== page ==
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Sustaining High Growth: The Role of Domestic Savings

Available in: Türkçe
Overview

Domestic saving in Turkey fell to a low of 12.7 percent of GDP in 2010, the lowest rate since 1980. Low domestic saving matters for at least two reasons. First, domestic savings finance investment and thus growth. Cross-country data suggest a positive association, especially for developing countries, between saving, investment, and growth. Second, the low level of domestic saving has increased dependence on foreign financing of Turkish investments, fueling an expansion in the external current account deficit and jeopardizing the sustainability of growth. This dependence on foreign savings has exposed Turkey to the risk of capital reversal, with attendant adverse impact on economic growth.

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Overview
Full Report

Section I: Introduction
This report analyzes the determinants of domestic saving in Turkey and provides policy options for increasing saving, particularly long-term saving. It summarizes work on household, corporate, and public sector saving...

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Section II: Saving Trends in Turkey in International Comparison
Turkey’s average saving rate, though it has plunged in recent years, is still generally in line with rates in middle-income countries. High-income countries have the highest saving rates in the world. Moreover, the median non-OECD high-income country increased its saving rate significantly between the 1990s and the 2000s, from 23 percent of GNDI to 33 percent of GNDI. The median upper-middle-income and lower-middle-Income countries have similar saving rates of somewhat less than 20 percent of GNDI. Turkey’s saving rate is higher than the low-income group but lower than the OECD countries...

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Section III: Why Does Domestic Saving Matter for Turkey?
Low domestic saving jeopardizes the sustainability of high growth in Turkey. The relationship between saving and investment (depending on its nature and strength) constitutes a potential channel for transmitting savings into growth. However, irrespective of this degree of association, an increase in the share of domestic financing of growth has also a potentially important role of mitigating external vulnerability...

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Section IV: Determinants of Saving in Turkey
This section investigates determinants of domestic saving, focusing first on aggregate public and private saving and then on household and corporate saving. Using the estimated coefficients in the study of Loayza, Schmidt-Hebbel, and Servén (2000) and data from Turkey, mainly four variables explain Turkey’s private saving rate since 1998: the real interest rate, the gross private disposable income, the young age dependency ratio, and the inflation rate. In particular for the determinants of household savings, the section examines precautionary motives, life cycle events, education, employment rate and the female labor force participation rate. Finally, it concludes with the discussion of determinants of firm saving rates and net profit margins in Turkey...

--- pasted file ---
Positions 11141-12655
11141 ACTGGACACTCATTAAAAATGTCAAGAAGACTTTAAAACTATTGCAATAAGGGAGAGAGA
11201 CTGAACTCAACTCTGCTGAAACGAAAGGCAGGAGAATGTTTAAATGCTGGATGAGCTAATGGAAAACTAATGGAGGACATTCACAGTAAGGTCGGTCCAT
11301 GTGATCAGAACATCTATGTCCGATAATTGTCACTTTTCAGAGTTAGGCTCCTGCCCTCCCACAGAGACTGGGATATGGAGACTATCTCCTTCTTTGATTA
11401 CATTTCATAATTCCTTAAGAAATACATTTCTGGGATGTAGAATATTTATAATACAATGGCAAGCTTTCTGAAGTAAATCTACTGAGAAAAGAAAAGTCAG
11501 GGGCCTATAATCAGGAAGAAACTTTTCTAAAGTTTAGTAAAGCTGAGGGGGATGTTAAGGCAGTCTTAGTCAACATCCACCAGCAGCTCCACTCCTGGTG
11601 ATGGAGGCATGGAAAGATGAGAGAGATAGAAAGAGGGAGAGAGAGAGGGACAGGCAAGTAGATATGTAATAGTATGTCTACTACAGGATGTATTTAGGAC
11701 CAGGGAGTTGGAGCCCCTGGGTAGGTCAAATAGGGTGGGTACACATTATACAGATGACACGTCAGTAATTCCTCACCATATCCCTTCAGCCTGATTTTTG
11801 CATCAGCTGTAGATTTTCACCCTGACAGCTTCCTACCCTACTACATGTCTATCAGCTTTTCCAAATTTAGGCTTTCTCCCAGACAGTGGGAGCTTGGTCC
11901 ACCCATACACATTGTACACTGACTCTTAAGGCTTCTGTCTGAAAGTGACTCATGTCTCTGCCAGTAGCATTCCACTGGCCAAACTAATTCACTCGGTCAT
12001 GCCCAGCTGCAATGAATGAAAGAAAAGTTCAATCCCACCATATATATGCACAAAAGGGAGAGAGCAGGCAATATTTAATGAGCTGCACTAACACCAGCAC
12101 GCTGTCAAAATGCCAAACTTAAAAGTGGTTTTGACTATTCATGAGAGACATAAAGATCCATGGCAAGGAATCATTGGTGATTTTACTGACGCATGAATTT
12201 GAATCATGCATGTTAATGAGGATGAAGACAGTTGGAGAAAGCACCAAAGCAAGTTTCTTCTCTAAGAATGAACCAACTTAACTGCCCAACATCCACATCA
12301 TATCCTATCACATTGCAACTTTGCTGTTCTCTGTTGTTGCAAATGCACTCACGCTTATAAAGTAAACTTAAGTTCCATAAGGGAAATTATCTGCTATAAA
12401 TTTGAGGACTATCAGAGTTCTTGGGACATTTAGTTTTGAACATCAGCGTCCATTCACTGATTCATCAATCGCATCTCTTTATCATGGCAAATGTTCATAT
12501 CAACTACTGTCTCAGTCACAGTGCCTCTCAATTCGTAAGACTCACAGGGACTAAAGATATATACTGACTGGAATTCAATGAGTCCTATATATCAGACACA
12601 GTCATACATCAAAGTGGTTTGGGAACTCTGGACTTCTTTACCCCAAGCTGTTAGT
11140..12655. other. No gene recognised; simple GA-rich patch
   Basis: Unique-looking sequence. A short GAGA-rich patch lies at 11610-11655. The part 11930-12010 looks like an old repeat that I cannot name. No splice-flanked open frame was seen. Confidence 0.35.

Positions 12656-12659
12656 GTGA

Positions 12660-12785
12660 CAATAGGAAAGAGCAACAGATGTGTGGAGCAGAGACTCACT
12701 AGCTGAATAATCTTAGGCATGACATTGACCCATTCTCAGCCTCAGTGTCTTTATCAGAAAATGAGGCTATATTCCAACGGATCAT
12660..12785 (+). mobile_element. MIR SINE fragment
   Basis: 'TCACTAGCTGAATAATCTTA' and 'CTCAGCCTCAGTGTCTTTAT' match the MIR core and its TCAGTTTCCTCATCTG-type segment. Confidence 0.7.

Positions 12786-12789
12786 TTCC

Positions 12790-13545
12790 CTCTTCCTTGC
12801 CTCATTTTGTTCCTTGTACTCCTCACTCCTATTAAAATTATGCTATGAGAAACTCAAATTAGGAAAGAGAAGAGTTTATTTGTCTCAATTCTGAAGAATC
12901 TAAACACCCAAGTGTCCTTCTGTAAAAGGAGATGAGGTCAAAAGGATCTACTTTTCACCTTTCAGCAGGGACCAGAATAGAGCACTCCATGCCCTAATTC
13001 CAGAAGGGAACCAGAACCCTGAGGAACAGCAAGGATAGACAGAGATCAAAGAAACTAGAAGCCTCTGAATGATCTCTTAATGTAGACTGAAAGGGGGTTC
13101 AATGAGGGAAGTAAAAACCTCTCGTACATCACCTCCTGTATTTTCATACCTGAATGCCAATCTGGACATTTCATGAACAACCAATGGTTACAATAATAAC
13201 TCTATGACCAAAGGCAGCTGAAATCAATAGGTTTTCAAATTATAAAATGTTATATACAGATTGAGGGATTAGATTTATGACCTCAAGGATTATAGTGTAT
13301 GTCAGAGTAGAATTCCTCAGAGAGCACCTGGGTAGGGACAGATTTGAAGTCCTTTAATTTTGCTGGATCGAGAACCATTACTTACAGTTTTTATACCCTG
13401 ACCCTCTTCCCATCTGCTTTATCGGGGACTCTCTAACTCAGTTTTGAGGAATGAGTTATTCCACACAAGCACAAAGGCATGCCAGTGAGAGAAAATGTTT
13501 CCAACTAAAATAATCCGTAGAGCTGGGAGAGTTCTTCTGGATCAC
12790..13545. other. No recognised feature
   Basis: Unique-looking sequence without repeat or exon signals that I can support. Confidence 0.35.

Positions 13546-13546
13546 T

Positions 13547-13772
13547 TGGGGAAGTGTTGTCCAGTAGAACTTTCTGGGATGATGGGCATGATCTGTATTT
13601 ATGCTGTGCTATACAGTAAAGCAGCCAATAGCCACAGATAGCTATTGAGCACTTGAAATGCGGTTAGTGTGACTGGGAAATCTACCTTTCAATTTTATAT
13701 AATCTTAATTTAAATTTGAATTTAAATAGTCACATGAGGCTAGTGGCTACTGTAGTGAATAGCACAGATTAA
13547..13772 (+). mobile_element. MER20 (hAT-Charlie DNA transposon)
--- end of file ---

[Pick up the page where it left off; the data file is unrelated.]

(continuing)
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Section V: The Role of Financial Markets in Intermediating Savings in Turkey

International comparison suggests there is room for Turkish financial markets to grow. At the end of 2009, the size of Turkey’s financial markets as percentage of GDP was 164.1 percent compared with 460 percent for Malaysia and 260 percent for Thailand (Figure 24). Turkey’s financial markets are also smaller than in G-20 countries, such as Brazil (295.8 percent) and South Korea (341.4 percent). The segments that are substantially smaller in Turkey are the equity and bond markets...

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Section VI: Policy Options

There could be high returns to policies that (i) raise awareness about the benefits of saving, particularly long-term, and (ii) elevate the level of financial literacy of households. On the supply side, the intermediation role of financial markets is central. Special saving schemes, based on successful examples elsewhere, could be instrumental in attracting new savings...

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